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Observational Techniques for Collecting Action Research Data

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by

Andrea Rodriguez

on 16 March 2014

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Transcript of Observational Techniques for Collecting Action Research Data

Data Collection
Methods
Observational
Action Research
Objective:

To investigate practice critically.
To work towards changing it
Observational Techniques for Collecting Action Research Data
Non-observational
Data that are essentialy introspective.
Encourage respondents to 'self-report' their perspectives on the phenomena of investigation
Roles
Participant
Non-participant

*Collaborative Action Research
Data
Collection Techniques
Nunan 1989: Qualitative in nature
No need to make statistically generalisable conclusions.
Exploratory & interpretive methods
Interviews & Discussions
Questionnaires
& surveys
Life/career
histories
Documents
Notes
Diaries & Journals
Recordings
Transcripts
Diagrams
Systematic, intentional and theoretical recording, and analysis of the results of our observation for the purpose of research.
Conscious notice of CR issues.
Gathering info to answer research questions
Observation
1. Focus for the observation.
2. Specific physical location.
3. Group to be observed.
4. Record complete events ASAP = holistic picture.
5. Be objective and precise.
6. System for recording.


Notes and Diaries
Documenting & analysing issues.
Finding a clearer focus for the
research.

Jottings.
Stream-of-behaviour records.
Notes
Descriptions, reflections,
analysis and accounts of
events
Non-verbal info
Physical settings
Group structures
Interactions
Oral Notes
Teacher diaries
or journals
More subjective and personal relations
Reflect on the research
Intimate Journal
Memoir
Log
Set of personal notes
Rich in sentiments and confessions
Entries at regular intervals
Impersonal
More objective
Account record.
Lists of contacts
Phone calls
Meetings
Attendance
Proformas
To separate descriptive from reflective aspects
Grid
Audio and Video Recording
To capture in detail naturalistic interactions
Accurate information
General or Specific impressions of a classroom
Identification of possible causes of problems
Identification of factors that promote learning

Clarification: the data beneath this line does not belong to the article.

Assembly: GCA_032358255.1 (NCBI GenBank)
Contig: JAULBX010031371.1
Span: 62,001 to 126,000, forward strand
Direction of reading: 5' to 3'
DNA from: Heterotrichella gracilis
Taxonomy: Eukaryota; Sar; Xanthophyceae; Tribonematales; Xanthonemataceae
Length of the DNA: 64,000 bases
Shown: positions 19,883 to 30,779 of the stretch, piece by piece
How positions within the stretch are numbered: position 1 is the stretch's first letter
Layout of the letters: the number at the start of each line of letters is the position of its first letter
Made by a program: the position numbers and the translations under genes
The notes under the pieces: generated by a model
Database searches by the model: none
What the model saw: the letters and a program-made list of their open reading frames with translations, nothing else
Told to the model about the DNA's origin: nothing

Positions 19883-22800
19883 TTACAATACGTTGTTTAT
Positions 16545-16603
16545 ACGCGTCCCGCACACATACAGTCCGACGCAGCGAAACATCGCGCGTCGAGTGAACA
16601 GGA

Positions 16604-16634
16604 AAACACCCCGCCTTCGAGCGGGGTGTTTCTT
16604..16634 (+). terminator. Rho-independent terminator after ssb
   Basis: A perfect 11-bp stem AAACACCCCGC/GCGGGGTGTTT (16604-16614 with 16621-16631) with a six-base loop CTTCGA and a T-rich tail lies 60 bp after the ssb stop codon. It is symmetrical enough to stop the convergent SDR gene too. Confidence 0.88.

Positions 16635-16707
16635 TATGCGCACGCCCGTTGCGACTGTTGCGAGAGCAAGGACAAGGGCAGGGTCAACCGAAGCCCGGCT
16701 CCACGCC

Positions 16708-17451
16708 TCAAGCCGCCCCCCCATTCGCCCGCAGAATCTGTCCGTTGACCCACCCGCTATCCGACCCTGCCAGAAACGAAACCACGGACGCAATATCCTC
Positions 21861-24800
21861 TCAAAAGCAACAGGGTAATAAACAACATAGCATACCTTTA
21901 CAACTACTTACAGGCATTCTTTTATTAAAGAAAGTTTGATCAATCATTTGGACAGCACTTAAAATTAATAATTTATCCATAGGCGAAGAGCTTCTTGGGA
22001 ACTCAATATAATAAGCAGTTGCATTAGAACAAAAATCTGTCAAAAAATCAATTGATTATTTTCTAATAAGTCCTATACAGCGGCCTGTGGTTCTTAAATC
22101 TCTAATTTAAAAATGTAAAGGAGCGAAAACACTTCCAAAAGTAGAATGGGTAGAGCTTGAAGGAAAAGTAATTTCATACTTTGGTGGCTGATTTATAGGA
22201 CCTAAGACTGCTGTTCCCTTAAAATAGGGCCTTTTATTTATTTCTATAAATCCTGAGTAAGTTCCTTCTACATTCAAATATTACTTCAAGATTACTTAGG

"Successful observation requires something
more than just sitting and watching."
(Lynch, 1996, p. 108)

1. "Seeing is believing" / "Believing is seeing"
2. Have you ever seen something that turned
out not to be what you thought?

Observation is not always a reliable source of
information.
Open
You know what you are looking
for
Closed
You aren’t sure what exactly
you are looking for
References
Griffee, D. T. (2012)

Data from Observation
. In An Introduction to Second Language Research Methods (p. 177-198).
California: TESL-EJ Publications. http://www.tesl-ej.org/pdf/ej60/sl_research_methods.pdf
Burns, A. (1999) Observational Techniques for Collecting Action Research Data.
In Collaborative Action Research for Enlgish Language Teachers
(p. 78-116). Cambridge: Cambridge University Press.
Advantages
-You can focus on teaching while your data is being collected.
-Linguistic details.
-Statistic data
Transcription
Disadvantages
-Intrusive
-No body language or other contextual features
-Requires transcpription = time
-Limited recording range

Advantages
-Can reveal things we might not
otherwise notice
-Naturalistic view of life in a classroom
Disadvantages
-Intrusive
-Ethical considerations
-Transcription
- Scan particular classroom episodes
- Basis for more in-depth analysis
- Time-consuming
- Coding conventions
Photographs
- personalising the subjects
-communicating complex messages
-reference points for interviews
-illustrating teaching techniques
-Permission.
Diagrams
How learning situations are socially structured.
- physical context
-teacher's movements
- use of materials
-furniture
-seating arrangements
Full transcript